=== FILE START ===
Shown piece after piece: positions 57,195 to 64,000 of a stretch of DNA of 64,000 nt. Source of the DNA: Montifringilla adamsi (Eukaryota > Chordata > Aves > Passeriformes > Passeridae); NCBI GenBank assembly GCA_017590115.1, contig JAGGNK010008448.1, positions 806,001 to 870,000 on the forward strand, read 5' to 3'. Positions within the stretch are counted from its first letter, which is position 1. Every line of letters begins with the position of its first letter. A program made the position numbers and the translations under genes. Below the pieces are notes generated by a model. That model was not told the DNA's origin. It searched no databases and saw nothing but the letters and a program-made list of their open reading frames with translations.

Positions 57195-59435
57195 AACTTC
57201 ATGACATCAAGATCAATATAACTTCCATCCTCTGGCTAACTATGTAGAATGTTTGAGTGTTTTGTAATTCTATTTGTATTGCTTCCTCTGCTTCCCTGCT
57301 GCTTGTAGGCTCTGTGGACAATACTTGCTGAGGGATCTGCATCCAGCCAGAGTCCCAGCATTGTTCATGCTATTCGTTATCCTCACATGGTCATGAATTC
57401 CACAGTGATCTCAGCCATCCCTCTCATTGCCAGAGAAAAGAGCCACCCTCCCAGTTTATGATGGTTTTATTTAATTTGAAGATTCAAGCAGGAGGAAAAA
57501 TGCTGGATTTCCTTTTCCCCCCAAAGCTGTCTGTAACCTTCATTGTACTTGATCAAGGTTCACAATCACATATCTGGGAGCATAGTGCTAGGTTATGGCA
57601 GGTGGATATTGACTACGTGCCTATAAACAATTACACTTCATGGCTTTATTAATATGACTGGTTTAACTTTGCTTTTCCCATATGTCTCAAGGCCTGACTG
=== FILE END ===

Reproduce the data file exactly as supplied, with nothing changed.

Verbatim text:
Shown piece after piece: positions 57,195 to 64,000 of a stretch of DNA of 64,000 nt. Source of the DNA: Montifringilla adamsi (Eukaryota > Chordata > Aves > Passeriformes > Passeridae); NCBI GenBank assembly GCA_017590115.1, contig JAGGNK010008448.1, positions 806,001 to 870,000 on the forward strand, read 5' to 3'. Positions within the stretch are counted from its first letter, which is position 1. Every line of letters begins with the position of its first letter. A program made the position numbers and the translations under genes. Below the pieces are notes generated by a model. That model was not told the DNA's origin. It searched no databases and saw nothing but the letters and a program-made list of their open reading frames with translations.

Positions 57195-59435
57195 AACTTC
57201 ATGACATCAAGATCAATATAACTTCCATCCTCTGGCTAACTATGTAGAATGTTTGAGTGTTTTGTAATTCTATTTGTATTGCTTCCTCTGCTTCCCTGCT
57301 GCTTGTAGGCTCTGTGGACAATACTTGCTGAGGGATCTGCATCCAGCCAGAGTCCCAGCATTGTTCATGCTATTCGTTATCCTCACATGGTCATGAATTC
57401 CACAGTGATCTCAGCCATCCCTCTCATTGCCAGAGAAAAGAGCCACCCTCCCAGTTTATGATGGTTTTATTTAATTTGAAGATTCAAGCAGGAGGAAAAA
57501 TGCTGGATTTCCTTTTCCCCCCAAAGCTGTCTGTAACCTTCATTGTACTTGATCAAGGTTCACAATCACATATCTGGGAGCATAGTGCTAGGTTATGGCA
57601 GGTGGATATTGACTACGTGCCTATAAACAATTACACTTCATGGCTTTATTAATATGACTGGTTTAACTTTGCTTTTCCCATATGTCTCAAGGCCTGACTG